During Advent, Church in Southern Africa Wants Initiatives to End Violence Targeting Women

A campaign graphic for the 16 Days of Activism Against Gender-Based Violence that will conclude on December 10, 2019, Human Rights Day
Credit: Public Domain

As the global community continues to mark the 16 Days of Activism Against Gender-Based Violence that started November 25 advocating for the elimination of all forms of gender violence, Church leaders under the Southern Africa Catholic Bishops’ Conference (SACBC), a region that has recorded the highest cases of femicide in Africa, have called on all people to use the upcoming Advent season to promote the dignity of women and girls, taking deliberate initiatives to end gender-based violence that usually targets the female gender.  

“In this time of Advent let us heed the call addressed to all of us to bring the gift of God’s life to the women of Southern Africa, especially those who are living in abusive relationships and those who are victims of violence and rape,” reads part of a pastoral letter signed by SACBC President, Bishop Sithembele Sipuka.

“This is a very sad and tragic moment in our land when women and young girls are murdered and subjected to all forms of violence, physical and emotional,” the Bishops of the region comprising Botswana, South Africa, and Swaziland have decried in their November 28 statement availed to ACI Africa.

Describing the situation in their region as a “context of fear and trauma for women,” the Bishops are considering the Season of Advent as a time offering Christians  in their respective countries “an opportunity to aspire to imitate Jesus Christ who in his incarnation made himself vulnerable and indeed suffered violence at the hands of those who refused to follow him.”

In its 2016 report, the World Health Organization (WHO) indicated that South Africa (and Lesotho) are among the top four countries with the highest femicide rate globally, both at  29.9, with a woman being killed every 4 hours in South Africa.

To help end the violence against women and girls, SACBC Prelates are proposing some activities during the four weeks before Christmas aimed at promoting the dignity of not only women and girls but “in fact, each person created by God” in their region.

The Bishops want all Christians to strive to have their respective families renewed and strengthened “through prayer and the reading of the Scriptures” as they all prepare to celebrate the memory of the incarnation, God becoming man.

The Church leaders also want the people of God in their respective communities to “support others who are looking for help with overcoming particular problems in their families like divisions and the need for reconciliation.”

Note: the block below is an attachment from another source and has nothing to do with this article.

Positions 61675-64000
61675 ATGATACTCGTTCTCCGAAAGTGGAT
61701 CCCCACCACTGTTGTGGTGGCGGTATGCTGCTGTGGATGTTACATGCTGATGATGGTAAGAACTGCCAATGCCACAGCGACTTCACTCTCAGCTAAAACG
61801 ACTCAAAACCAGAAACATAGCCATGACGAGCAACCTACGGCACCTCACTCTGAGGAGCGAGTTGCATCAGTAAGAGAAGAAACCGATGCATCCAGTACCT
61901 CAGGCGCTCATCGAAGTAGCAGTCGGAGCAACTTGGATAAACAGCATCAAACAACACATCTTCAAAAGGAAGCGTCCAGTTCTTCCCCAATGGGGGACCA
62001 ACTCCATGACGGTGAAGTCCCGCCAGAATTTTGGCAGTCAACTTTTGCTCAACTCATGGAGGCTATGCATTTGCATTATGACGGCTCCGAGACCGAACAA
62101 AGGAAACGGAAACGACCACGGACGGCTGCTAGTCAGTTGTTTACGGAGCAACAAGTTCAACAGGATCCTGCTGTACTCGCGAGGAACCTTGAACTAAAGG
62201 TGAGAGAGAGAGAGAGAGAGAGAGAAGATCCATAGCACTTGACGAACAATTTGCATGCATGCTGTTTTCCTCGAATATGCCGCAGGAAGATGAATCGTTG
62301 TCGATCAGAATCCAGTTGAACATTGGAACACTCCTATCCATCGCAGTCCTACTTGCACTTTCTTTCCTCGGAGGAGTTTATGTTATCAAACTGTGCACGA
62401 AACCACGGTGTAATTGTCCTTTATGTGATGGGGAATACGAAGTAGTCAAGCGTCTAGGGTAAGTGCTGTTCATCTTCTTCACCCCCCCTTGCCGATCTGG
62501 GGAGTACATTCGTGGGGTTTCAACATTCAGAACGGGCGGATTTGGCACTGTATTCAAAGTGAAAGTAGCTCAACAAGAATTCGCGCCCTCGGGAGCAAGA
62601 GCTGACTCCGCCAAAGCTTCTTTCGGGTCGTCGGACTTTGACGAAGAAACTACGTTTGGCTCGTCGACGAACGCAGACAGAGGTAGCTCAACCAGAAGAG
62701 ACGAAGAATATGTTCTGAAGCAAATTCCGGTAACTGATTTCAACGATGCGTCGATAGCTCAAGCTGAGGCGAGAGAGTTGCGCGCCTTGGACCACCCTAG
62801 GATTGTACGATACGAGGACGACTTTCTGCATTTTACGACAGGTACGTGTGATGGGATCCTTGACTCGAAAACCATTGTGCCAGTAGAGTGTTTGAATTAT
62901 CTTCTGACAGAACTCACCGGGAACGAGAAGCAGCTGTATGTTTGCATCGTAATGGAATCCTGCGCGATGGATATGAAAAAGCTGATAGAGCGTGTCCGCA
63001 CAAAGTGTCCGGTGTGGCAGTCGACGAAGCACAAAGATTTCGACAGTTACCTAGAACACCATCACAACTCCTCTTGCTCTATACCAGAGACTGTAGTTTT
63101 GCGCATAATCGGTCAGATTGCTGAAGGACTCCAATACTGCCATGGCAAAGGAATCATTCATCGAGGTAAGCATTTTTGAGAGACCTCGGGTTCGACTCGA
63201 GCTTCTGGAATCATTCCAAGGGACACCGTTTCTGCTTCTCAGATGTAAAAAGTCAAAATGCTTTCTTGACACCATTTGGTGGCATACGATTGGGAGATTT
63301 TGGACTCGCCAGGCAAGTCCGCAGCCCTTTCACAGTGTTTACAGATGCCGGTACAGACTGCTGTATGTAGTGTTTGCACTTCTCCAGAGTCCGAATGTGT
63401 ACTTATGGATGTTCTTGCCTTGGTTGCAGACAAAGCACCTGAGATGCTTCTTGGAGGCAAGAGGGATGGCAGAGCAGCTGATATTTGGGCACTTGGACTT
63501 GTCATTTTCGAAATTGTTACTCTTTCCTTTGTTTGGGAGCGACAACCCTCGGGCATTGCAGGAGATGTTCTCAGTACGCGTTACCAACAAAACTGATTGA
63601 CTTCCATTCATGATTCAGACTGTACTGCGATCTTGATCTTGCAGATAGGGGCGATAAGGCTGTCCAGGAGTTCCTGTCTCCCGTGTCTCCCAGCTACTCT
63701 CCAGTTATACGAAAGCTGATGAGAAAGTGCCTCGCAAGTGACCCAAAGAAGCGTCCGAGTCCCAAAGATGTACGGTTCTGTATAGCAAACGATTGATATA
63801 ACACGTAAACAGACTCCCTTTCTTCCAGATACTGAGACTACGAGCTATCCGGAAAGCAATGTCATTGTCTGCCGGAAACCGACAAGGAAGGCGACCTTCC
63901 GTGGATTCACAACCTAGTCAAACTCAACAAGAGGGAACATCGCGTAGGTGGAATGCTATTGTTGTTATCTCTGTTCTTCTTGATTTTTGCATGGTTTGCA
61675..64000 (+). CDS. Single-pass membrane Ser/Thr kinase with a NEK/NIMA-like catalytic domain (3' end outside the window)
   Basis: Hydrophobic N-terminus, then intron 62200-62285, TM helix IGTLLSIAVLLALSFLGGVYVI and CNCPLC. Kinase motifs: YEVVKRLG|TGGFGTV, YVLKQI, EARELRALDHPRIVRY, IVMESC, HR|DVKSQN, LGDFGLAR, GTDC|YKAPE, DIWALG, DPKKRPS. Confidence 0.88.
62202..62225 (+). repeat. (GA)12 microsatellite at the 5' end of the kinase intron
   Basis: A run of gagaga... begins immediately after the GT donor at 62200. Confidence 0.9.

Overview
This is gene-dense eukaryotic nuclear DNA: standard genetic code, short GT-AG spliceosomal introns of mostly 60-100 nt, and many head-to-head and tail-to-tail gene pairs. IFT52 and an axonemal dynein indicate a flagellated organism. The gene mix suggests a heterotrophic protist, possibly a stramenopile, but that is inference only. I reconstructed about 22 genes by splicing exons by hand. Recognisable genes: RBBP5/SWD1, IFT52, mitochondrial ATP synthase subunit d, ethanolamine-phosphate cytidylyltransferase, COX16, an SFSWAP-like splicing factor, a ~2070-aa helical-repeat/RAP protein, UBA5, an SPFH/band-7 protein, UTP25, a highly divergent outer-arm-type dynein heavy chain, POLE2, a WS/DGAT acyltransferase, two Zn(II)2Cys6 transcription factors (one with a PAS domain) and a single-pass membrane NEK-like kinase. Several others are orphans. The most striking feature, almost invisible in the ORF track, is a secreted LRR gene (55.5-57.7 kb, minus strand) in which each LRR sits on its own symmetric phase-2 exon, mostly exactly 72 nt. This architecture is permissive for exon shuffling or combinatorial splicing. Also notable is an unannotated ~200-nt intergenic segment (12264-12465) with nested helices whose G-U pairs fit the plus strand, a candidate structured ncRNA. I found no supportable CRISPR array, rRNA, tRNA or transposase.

The three-nation Bishops want citizens of their respective countries to “Work together to eradicate any mentality, norms or language that portray women and girls in negative stereotypes and does not accord them dignity as persons, life-bearers and children of God.”

While recognizing the role of men as significant stakeholders in the war against violence that targets women and girls, the Bishops are encouraging men to speak out and condemn violence, actively promoting “attitudes of respect for women and stand up for their dignity.”

“We encourage men to speak out and condemn the violence that is happening in families and communities,” the Prelates have emphasized and added, “We call on men to strive to be positive role models for our boys. We invite everybody, men, women and young people to portray the face of God’s love.”

Starting the first Sunday of Advent, December 1, the Bishops are calling for the “promotion of community police forums and other structures which guarantee women and girls justice when they are abused, violated, raped and murdered.”

During his pastoral visit to Peru in 2018, Pope Francis decried violence targeting women in the Latin America country saying, “Violence against women cannot be treated as ‘normal’ maintaining a culture of machismo blind to the leading role that women play in our communities. It is not right for us to look the other way and let the dignity of so many women, especially young women, be trampled upon.”

The Global 16 Days of Activism against Gender-Based Violence campaign, the context of the initiative of SACBC Bishops to end violence targeting women and girls, is an annual global campaign started in 1991 by the Center for Women’s Global Leadership (CWGL) with the aim of ending gender-based violence. The countdown begins on November 25, the International Day for the Elimination of Violence against Women and concludes December 10, the Human Rights Day.

“Ending gender-based violence in the world of work will require joint action by women workers, Unions, Parliamentarians, Journalists and Human Rights Activists,” the Senior Director of CWGL, Melissa Upreti has been quoted saying in an October 2019 report.


ACI Africa was officially inaugurated on August 17, 2019 as a continental Catholic news agency at the service of the Church in Africa. Headquartered in Kenya’s capital, Nairobi, this media apostolate will strive to facilitate the telling of Africa’s story by providing media coverage of Catholic events on the African continent, giving visibility to the activities of the Church across Africa where statistics show significant growth in numbers and the continent gradually becoming the axis of Catholicism. This is expected to contribute to an awareness of and appreciation for the significant role of the Church in Africa and over time, the realization of a realistic image of Africa that often receives negative media framing.

Father Don Bosco Onyalla
Editor-in-Chief, ACI Africa
[email protected]